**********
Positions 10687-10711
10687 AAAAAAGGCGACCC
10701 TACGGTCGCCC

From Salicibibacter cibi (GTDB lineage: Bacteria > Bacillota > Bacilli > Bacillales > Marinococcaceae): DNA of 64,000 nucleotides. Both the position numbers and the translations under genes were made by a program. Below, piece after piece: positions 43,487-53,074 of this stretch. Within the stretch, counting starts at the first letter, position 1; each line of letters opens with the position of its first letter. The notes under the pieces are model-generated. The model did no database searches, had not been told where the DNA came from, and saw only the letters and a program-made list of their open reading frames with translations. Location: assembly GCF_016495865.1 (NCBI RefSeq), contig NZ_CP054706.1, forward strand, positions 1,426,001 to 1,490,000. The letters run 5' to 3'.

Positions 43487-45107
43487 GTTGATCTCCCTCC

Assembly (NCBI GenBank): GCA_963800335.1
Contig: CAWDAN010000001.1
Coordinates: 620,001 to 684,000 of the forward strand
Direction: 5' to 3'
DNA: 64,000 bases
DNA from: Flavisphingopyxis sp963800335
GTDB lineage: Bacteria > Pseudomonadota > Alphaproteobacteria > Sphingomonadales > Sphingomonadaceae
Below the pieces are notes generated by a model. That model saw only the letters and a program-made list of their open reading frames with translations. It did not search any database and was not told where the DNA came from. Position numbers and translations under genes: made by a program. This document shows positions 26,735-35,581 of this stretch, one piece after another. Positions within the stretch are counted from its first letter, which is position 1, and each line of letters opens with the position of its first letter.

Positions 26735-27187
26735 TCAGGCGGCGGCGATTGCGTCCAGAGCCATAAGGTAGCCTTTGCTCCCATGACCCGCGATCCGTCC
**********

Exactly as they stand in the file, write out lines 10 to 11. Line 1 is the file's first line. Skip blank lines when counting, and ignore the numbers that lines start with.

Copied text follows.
Direction: 5' to 3'
DNA: 64,000 bases